Forensic Economics: An Introduction with Special Emphasis on Price Fixing

Posted: 14 Jul 2008

See all articles by John M. Connor

John M. Connor

American Antitrust Institute (AAI); Purdue University

Multiple version iconThere are 3 versions of this paper

Date Written: March 2008

Abstract

This paper aims at explaining accepted methods of forensic analysis and how forensic economics is used in the context of competition-law enforcement. Illustrations are drawn from ancient and modern antitrust cases involving price-fixing allegations. The stated goal of antitrust laws of most nations is deterrence. Optimal deterrence requires that cartel penalties be based on multiples of economic injuries. Yet, antitrust authorities are typically reluctant to calculate fines on the basis of damages because of perceived analytical challenges or because the fact-finders lack needed economic education. However, reasonable estimates of damages can often be quickly prepared using simpler methods than econometric modeling. More often than not, alternative estimates of cartel overcharges tend to be mutually supportive. The reluctance of antitrust authorities to base fines on damages seems to indicate an abundance of caution.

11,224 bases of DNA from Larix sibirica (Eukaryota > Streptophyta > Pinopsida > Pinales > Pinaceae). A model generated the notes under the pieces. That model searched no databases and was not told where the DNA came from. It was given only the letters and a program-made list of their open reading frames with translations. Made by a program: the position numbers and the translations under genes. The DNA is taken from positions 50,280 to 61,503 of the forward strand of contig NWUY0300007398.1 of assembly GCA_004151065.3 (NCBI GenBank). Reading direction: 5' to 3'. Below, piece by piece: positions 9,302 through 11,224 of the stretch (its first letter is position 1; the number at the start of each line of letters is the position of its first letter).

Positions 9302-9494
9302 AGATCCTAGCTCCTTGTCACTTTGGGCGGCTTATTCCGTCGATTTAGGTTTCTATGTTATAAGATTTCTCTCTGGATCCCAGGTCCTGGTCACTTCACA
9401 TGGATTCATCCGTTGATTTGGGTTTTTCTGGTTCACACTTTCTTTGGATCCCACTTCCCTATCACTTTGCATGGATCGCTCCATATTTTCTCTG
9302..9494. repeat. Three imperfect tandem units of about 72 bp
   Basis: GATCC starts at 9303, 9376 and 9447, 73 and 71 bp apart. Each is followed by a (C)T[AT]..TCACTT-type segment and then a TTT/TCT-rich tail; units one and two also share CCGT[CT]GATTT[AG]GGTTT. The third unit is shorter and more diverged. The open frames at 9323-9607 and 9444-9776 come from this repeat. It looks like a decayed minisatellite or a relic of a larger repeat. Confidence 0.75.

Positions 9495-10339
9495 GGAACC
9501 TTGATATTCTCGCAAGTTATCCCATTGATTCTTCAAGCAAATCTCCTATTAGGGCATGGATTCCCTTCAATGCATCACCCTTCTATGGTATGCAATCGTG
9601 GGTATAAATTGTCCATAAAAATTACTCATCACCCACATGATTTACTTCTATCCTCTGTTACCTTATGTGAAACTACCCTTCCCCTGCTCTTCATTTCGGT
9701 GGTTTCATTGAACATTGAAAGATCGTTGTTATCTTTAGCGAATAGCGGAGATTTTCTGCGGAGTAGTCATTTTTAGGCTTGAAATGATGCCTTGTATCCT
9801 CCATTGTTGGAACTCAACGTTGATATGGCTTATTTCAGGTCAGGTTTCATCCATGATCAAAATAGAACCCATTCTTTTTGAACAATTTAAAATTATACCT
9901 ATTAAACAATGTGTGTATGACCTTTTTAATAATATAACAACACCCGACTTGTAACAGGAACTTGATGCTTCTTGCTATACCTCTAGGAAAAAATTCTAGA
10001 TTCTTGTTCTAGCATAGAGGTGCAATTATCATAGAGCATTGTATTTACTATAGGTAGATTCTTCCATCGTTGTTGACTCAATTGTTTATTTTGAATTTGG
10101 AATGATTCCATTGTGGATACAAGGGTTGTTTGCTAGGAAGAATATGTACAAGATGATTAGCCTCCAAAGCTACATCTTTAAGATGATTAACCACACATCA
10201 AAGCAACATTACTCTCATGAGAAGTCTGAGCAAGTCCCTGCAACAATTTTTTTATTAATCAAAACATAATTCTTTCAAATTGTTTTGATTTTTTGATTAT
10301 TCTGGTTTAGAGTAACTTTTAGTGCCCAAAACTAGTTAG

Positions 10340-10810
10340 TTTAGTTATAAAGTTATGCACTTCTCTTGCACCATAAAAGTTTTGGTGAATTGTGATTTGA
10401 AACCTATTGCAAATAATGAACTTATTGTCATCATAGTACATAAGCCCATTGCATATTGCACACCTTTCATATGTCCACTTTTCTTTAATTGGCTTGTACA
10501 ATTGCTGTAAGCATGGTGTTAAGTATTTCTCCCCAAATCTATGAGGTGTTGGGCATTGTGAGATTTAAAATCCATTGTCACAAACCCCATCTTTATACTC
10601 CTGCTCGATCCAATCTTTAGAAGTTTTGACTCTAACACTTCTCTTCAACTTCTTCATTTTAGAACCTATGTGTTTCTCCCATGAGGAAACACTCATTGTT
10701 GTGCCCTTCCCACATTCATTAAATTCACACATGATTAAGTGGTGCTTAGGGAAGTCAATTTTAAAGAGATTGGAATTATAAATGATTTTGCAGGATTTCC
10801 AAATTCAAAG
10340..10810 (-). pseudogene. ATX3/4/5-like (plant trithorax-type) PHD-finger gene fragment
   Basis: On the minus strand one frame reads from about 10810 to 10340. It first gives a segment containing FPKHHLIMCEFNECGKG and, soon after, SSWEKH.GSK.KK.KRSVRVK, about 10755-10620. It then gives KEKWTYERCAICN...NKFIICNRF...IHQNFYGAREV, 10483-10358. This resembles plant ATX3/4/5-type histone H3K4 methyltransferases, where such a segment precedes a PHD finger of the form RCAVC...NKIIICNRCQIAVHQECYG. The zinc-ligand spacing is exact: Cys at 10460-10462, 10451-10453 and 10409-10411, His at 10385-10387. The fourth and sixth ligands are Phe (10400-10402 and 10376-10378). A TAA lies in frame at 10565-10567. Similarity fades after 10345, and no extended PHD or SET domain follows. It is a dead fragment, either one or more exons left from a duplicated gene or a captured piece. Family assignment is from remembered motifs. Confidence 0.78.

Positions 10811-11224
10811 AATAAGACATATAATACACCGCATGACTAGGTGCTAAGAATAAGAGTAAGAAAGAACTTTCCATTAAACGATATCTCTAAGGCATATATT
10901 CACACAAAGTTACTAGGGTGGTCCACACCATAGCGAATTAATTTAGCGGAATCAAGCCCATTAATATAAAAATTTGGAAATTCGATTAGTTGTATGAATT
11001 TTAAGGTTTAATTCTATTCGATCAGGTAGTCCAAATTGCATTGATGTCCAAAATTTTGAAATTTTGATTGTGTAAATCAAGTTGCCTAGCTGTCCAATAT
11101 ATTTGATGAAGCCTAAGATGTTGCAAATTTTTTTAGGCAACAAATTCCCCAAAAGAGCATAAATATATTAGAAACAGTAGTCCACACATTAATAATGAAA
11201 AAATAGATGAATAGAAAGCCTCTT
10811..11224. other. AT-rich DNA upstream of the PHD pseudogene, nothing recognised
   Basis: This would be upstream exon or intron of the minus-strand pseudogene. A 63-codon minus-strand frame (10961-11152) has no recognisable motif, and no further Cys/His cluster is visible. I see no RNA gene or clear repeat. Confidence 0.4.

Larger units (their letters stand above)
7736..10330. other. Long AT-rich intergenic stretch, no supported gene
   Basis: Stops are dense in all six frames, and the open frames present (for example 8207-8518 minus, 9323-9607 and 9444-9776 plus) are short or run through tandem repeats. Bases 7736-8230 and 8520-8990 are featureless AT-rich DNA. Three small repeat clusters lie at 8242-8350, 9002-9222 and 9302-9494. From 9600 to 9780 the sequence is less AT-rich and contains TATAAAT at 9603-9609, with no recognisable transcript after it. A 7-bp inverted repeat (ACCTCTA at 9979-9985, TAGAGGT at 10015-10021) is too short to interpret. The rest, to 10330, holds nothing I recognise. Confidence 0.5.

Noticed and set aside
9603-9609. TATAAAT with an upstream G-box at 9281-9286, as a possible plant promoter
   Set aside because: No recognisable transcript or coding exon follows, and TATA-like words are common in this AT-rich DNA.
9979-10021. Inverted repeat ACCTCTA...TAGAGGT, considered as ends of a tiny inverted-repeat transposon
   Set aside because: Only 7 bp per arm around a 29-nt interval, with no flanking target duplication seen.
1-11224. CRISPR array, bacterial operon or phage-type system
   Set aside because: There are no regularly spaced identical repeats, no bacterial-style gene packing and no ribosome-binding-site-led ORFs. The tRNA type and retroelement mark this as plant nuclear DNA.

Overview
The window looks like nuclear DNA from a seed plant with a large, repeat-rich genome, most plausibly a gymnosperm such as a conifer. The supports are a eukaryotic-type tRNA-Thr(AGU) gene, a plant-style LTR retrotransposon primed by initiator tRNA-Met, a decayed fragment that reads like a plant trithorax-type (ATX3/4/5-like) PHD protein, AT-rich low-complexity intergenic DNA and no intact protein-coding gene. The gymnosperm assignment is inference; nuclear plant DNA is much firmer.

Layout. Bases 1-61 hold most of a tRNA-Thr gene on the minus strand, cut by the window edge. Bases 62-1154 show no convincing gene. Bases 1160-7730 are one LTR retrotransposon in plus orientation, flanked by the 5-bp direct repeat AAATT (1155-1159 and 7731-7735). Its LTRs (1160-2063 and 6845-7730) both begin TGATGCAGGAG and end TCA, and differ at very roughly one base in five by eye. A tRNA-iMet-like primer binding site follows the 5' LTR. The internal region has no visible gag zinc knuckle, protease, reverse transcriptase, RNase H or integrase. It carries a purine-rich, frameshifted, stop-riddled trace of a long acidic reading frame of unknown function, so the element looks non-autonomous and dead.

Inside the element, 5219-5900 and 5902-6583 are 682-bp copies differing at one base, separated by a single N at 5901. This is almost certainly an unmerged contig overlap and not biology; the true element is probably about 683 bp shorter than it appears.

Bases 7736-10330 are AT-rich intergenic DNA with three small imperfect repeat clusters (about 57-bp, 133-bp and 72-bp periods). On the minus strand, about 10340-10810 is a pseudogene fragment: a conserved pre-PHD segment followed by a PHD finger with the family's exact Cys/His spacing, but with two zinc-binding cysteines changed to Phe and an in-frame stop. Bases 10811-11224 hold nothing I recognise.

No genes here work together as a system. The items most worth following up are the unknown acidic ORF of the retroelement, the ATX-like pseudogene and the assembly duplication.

Suggested Citation

Connor, John M. and Connor, John M., Forensic Economics: An Introduction with Special Emphasis on Price Fixing (March 2008). Journal of Competition Law and Economics, Vol. 4, Issue 1, pp. 31-59, 2008, Available at SSRN: https://ssrn.com/abstract=1159273 or http://dx.doi.org/nhm022

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